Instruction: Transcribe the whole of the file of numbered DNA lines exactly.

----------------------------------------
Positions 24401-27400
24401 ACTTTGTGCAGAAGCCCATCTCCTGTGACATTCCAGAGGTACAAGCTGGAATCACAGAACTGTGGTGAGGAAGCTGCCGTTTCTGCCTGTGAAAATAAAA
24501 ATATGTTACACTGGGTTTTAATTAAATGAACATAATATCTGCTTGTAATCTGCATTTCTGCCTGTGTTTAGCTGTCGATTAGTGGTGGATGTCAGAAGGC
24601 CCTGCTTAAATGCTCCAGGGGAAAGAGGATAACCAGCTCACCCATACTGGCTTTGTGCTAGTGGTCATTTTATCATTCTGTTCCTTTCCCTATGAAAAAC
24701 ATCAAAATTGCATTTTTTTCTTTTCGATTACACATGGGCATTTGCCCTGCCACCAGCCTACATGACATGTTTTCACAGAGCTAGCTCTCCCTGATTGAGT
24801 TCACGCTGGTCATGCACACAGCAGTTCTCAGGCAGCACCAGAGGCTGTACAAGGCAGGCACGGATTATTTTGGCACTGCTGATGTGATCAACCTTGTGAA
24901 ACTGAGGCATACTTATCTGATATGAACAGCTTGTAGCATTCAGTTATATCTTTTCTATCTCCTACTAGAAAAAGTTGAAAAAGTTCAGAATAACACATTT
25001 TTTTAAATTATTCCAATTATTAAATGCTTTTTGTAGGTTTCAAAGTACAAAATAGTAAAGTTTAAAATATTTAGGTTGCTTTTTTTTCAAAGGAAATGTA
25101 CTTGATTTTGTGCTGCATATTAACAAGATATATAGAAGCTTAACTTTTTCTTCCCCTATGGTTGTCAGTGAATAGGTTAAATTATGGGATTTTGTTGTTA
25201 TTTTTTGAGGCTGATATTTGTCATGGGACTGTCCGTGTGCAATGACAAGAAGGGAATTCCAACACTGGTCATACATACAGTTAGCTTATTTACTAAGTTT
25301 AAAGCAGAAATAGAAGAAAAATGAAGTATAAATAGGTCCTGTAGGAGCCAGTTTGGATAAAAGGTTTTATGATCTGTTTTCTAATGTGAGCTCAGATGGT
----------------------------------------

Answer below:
Positions 24401-27400
24401 ACTTTGTGCAGAAGCCCATCTCCTGTGACATTCCAGAGGTACAAGCTGGAATCACAGAACTGTGGTGAGGAAGCTGCCGTTTCTGCCTGTGAAAATAAAA
24501 ATATGTTACACTGGGTTTTAATTAAATGAACATAATATCTGCTTGTAATCTGCATTTCTGCCTGTGTTTAGCTGTCGATTAGTGGTGGATGTCAGAAGGC
24601 CCTGCTTAAATGCTCCAGGGGAAAGAGGATAACCAGCTCACCCATACTGGCTTTGTGCTAGTGGTCATTTTATCATTCTGTTCCTTTCCCTATGAAAAAC
24701 ATCAAAATTGCATTTTTTTCTTTTCGATTACACATGGGCATTTGCCCTGCCACCAGCCTACATGACATGTTTTCACAGAGCTAGCTCTCCCTGATTGAGT
24801 TCACGCTGGTCATGCACACAGCAGTTCTCAGGCAGCACCAGAGGCTGTACAAGGCAGGCACGGATTATTTTGGCACTGCTGATGTGATCAACCTTGTGAA
24901 ACTGAGGCATACTTATCTGATATGAACAGCTTGTAGCATTCAGTTATATCTTTTCTATCTCCTACTAGAAAAAGTTGAAAAAGTTCAGAATAACACATTT
25001 TTTTAAATTATTCCAATTATTAAATGCTTTTTGTAGGTTTCAAAGTACAAAATAGTAAAGTTTAAAATATTTAGGTTGCTTTTTTTTCAAAGGAAATGTA
25101 CTTGATTTTGTGCTGCATATTAACAAGATATATAGAAGCTTAACTTTTTCTTCCCCTATGGTTGTCAGTGAATAGGTTAAATTATGGGATTTTGTTGTTA
25201 TTTTTTGAGGCTGATATTTGTCATGGGACTGTCCGTGTGCAATGACAAGAAGGGAATTCCAACACTGGTCATACATACAGTTAGCTTATTTACTAAGTTT
25301 AAAGCAGAAATAGAAGAAAAATGAAGTATAAATAGGTCCTGTAGGAGCCAGTTTGGATAAAAGGTTTTATGATCTGTTTTCTAATGTGAGCTCAGATGGT